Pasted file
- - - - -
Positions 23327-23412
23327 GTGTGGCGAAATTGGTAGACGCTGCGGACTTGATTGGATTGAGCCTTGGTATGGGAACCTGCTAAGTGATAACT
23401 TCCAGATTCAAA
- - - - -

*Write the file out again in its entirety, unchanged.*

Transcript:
Positions 23327-23412
23327 GTGTGGCGAAATTGGTAGACGCTGCGGACTTGATTGGATTGAGCCTTGGTATGGGAACCTGCTAAGTGATAACT
23401 TCCAGATTCAAA